Friday Hi-5 Features, 23 September 2011

Welcome to today’s Friday Hi-5 Features! Each week we will explore the best picks in the following categories: technology/tool; fiction book; non-fiction book; post of the week; and offline inspiration.

This week, I am switching things up a bit. Think about others. How are you making those in your communities the hero of the conversation or shared experiences? Whether it be a neighbor, Twitter acquaintance or participating in the Blue Key drive, how are you stepping out of the limelight and letting other folks soak up the attention?

Where in the world will you find Lauren?
  • 24-25 September – Podcamp Boston 6: Community Management is the New Black | Register today!

Friday Hi-5 Features, 16 September 2011

Welcome to today’s Friday Hi-5 Features! Each week we will explore the best picks in the following categories: technology/tool; fiction book; non-fiction book; post of the week; and offline inspiration.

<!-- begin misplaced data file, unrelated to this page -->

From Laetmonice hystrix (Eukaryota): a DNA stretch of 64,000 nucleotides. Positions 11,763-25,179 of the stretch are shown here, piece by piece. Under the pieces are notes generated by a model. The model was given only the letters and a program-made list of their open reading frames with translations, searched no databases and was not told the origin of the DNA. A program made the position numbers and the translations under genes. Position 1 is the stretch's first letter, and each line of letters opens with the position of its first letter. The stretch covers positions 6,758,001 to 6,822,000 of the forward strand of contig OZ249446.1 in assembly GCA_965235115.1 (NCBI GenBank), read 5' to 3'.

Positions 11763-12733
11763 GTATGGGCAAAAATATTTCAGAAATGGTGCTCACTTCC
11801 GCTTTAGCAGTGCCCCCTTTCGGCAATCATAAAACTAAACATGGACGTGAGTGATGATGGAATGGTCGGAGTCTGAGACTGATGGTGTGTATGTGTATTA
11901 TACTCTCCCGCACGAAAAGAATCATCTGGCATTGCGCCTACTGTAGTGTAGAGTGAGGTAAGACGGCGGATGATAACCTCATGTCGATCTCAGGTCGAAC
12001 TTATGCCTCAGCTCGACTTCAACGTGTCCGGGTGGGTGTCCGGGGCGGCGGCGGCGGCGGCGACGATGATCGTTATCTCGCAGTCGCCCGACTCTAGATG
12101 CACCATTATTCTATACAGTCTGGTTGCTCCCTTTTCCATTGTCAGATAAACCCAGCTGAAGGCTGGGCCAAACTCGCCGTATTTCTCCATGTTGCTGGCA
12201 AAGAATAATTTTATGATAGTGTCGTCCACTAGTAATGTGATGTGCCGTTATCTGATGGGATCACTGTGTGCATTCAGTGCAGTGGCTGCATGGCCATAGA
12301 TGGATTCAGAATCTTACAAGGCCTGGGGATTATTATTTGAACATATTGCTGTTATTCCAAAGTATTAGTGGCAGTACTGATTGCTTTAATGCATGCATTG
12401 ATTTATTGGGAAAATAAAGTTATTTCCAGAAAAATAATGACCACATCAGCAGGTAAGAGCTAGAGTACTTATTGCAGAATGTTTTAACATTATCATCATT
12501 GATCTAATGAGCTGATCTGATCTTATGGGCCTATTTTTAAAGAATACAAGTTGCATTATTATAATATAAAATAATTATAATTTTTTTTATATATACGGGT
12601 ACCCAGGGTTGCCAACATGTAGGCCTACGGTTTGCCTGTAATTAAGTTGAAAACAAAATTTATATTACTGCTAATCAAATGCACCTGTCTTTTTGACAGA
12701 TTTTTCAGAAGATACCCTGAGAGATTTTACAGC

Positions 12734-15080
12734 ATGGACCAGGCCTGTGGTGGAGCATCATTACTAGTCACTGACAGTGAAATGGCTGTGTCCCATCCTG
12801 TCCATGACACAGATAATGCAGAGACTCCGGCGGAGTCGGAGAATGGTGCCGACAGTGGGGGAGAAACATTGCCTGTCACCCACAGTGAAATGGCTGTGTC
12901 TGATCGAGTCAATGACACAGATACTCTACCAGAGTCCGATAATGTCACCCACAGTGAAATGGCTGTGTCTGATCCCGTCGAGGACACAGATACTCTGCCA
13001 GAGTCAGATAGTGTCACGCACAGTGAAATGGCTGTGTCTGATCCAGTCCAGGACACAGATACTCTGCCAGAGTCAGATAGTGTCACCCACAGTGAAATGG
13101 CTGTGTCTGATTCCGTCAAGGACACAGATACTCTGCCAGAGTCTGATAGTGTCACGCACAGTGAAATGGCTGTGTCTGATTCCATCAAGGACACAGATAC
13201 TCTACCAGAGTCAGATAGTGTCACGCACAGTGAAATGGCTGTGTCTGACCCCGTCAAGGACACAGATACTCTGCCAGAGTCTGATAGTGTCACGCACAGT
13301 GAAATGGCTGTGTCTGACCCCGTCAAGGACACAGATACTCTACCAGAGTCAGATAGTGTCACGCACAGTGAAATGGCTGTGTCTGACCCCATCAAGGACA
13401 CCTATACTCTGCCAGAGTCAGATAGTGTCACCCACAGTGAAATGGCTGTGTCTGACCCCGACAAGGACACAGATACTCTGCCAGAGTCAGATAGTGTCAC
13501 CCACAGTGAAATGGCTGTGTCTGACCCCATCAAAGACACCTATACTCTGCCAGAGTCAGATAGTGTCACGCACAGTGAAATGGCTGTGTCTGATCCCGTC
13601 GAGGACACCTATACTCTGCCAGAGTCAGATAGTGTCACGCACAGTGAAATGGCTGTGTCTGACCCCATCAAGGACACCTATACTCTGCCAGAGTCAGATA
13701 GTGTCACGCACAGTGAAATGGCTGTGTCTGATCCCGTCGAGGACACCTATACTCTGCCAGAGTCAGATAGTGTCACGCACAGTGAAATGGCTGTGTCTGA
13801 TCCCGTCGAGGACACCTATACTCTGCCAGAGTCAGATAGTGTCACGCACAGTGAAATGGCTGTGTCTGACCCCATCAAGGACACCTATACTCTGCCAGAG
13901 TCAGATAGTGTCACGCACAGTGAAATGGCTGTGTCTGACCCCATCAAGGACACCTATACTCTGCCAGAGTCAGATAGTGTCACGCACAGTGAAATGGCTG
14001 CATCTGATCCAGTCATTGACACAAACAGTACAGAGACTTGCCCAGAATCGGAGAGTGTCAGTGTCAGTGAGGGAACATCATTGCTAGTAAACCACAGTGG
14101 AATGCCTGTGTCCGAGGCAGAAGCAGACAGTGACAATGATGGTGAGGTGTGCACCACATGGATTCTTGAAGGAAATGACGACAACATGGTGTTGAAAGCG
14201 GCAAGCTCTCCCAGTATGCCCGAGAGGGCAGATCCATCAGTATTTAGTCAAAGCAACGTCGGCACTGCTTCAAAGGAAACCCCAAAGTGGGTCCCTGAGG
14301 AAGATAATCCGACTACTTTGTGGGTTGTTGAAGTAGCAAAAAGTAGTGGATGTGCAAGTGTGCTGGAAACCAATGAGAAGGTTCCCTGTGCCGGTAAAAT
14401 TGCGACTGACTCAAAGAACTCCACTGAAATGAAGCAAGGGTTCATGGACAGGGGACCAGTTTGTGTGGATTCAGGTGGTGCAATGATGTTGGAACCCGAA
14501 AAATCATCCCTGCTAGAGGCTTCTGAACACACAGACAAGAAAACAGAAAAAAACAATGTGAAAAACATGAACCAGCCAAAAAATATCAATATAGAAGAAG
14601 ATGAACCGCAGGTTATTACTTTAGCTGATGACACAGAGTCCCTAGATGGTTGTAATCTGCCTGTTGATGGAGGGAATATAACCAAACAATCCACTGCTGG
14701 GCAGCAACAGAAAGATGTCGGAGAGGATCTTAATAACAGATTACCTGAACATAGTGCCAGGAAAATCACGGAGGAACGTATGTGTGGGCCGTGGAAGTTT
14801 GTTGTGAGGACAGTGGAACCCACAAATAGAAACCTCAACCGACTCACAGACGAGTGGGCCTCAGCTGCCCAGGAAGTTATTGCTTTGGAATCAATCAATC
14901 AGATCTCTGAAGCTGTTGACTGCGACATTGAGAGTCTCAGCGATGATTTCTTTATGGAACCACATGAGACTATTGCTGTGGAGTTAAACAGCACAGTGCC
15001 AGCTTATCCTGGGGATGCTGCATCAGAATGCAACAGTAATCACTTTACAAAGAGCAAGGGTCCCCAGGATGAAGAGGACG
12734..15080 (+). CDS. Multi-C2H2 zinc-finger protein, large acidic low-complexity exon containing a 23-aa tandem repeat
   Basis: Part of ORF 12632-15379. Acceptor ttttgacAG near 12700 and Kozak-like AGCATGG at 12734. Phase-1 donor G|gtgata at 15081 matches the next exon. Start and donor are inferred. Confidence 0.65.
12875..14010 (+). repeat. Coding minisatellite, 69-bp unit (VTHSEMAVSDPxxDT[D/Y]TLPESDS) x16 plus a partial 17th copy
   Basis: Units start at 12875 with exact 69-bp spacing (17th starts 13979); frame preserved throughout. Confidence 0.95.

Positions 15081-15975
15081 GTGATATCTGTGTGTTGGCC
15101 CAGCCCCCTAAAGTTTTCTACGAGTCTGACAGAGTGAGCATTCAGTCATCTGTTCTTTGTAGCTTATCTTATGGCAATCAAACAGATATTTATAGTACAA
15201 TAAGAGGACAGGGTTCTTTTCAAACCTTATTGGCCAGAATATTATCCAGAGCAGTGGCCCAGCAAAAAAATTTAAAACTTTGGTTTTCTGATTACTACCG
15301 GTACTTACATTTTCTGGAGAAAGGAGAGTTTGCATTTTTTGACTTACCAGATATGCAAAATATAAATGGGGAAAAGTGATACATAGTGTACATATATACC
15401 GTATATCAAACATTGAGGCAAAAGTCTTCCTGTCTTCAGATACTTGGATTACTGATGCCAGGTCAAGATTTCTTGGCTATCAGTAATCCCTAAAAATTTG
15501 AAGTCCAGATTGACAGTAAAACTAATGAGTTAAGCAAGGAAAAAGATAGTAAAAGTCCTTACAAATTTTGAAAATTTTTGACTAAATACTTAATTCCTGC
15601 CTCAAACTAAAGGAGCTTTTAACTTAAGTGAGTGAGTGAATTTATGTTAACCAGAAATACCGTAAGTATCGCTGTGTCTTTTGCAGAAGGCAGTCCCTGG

This week, a “hodgepodge” theme was evident in all of the selections.

Technology/Tool

Stitch Fix – Malls and throngs of people give me hives. Combined with shopping for clothes and fitting rooms, I am a mess. Then my super savvy and stylish friend, Vanessa Rhinesmith, introduced me to a new way to shop. After taking a detailed survey about what I like, those I admire for the way they dress and preferred price range, a box of five items is delivered to my door each month. It is like Christmas morning.

Non-Fiction Book

The Starfish and the Spider: The Unstoppable Power of Leaderless Organizations by Ori Brafman and Rod A. Beckstrom – This book describes the rise of decentralized organizations through the stories of Wikipedia, Alcoholic Anonymous and even, YouTube. The authors not only discuss the principles of a regenerating organization, but the skills needed for the people or catalysts creating these organizations.

Fiction Book

Dom Casmurro by Joaquim Maria Machado de Assis – Do you remember the required reading list in your English Literature class (American schools)? You remember…Scarlet Letter, Treasure Island and others. Or did you review the CliffsNotes versions of these classics? Just as these books are required reading, Dom Casmurro, is read by those in Brazilian schools. This tragic love story…or dark comedy…does not have a clean ending. You will have to ponder on the outcome just as other readers have been doing since 1899.